While we waited to leave the infield parking location, my two friends and I left the three fathers back in the vehicle to go stretch our legs (and alleviate some of the boredom of sitting in a hot car going nowhere). Wandering about provided an education of things heretofore unforeseen by these eyes.

This would be the year that I (quite innocently) had wandered too close to the infamous Snake Pit of yore where my first-person accounts of the adult female anatomy would be made much more complete than ever before. And displayed in incredible fashion. Live and in color, the details of which aren’t exactly suitable for public discussion. Perhaps someday, if we meet and you’re truly interested, I’ll provide the event’s details.

My 12-year-old self could scarcely believe what we were seeing and I am still quite incredulous to this day. I’m quite certain that if our fathers knew what we were witnessing, they’d have preferred to keep us in the vehicle.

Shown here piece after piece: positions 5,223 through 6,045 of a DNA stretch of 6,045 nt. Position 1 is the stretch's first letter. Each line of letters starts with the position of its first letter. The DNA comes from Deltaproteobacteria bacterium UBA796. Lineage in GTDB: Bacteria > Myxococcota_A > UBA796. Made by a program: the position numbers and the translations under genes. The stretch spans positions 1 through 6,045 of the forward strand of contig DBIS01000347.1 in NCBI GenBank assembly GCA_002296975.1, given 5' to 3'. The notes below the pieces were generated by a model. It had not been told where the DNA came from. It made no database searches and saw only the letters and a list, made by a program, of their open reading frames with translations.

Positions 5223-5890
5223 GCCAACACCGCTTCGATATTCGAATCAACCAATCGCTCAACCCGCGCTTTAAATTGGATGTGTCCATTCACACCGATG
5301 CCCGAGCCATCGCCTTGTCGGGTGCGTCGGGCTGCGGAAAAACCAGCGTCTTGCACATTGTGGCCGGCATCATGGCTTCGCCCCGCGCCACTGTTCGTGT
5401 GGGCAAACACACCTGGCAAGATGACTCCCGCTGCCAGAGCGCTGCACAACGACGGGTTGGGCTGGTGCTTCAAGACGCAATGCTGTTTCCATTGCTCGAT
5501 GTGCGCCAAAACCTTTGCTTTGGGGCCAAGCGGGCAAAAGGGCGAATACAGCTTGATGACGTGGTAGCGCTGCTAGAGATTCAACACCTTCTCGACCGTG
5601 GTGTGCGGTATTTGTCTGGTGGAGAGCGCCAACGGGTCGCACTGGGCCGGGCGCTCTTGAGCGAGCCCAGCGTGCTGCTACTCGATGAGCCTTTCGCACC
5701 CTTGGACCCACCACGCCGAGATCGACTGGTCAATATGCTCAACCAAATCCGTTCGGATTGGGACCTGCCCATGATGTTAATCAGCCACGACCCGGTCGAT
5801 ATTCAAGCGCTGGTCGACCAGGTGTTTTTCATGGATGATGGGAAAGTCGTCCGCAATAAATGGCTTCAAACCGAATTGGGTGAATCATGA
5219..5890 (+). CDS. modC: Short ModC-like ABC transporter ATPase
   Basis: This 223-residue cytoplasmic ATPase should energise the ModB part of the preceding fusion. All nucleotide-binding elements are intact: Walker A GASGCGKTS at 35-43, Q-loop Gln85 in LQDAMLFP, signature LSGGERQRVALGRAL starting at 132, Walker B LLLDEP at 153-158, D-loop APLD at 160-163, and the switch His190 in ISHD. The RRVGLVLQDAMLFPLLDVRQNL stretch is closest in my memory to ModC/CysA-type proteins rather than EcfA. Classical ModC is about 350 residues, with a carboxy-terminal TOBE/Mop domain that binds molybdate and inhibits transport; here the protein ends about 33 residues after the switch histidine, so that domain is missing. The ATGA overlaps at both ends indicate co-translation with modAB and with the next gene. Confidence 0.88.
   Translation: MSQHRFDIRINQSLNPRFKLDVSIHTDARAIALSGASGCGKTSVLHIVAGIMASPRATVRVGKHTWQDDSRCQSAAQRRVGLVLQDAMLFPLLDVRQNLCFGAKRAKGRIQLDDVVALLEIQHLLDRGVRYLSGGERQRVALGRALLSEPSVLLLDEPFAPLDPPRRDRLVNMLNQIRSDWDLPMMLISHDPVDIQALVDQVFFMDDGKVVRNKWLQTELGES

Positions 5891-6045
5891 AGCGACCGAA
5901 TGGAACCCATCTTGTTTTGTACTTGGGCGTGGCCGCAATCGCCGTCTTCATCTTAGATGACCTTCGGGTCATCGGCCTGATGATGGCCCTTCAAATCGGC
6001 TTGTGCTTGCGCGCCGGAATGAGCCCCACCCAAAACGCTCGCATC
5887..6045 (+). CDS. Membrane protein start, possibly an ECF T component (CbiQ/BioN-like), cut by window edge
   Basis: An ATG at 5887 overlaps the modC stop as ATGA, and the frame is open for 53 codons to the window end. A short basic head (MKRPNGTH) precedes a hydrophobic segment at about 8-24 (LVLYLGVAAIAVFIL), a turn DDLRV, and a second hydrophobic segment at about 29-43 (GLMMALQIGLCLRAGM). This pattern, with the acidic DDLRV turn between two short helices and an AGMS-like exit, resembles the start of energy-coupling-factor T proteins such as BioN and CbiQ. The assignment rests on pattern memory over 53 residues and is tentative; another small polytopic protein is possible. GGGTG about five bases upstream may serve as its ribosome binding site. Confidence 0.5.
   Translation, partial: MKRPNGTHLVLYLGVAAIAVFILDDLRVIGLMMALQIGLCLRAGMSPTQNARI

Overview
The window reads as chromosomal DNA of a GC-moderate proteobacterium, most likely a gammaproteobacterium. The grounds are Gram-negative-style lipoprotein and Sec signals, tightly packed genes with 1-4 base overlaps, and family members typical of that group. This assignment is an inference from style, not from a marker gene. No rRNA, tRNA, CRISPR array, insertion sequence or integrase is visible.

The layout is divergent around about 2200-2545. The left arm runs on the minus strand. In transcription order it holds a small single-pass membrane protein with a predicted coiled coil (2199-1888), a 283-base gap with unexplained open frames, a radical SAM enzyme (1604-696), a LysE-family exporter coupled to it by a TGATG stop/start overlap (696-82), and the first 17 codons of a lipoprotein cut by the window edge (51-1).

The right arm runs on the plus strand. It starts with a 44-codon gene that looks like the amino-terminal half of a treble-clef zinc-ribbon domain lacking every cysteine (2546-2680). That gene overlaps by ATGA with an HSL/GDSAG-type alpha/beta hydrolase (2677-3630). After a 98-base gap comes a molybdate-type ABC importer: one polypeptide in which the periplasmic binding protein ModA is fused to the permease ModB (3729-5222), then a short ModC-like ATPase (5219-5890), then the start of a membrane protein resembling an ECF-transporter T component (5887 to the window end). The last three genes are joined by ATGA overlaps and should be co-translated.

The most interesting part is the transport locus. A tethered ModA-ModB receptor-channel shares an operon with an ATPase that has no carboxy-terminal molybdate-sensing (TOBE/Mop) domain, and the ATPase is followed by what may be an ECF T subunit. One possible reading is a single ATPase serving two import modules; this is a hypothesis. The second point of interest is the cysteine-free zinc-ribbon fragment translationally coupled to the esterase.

Also, of particular note was my first live-action brawl between adults. Only in recent years did I see a picture of this incident captured by the Indianapolis Star and posted in their annual flashbacks.  Part of me wants to discount some details of the event I saw as boyhood embellishment, but I DO have certain elements reconciled in my brain as correct based on this photo, so while sparing some of the lengthy details, I can say that I witnessed this moment of Snake Pit lore from a range of approximately 30′ which seemed far too close once all hell broke loose:


Again, perhaps someday I may regale you in person with my memories of this alcohol-fueled contretemps but safe to say, my second Indy 500 was nearly as memorable as the first, just for vastly different, non-racing-related reasons.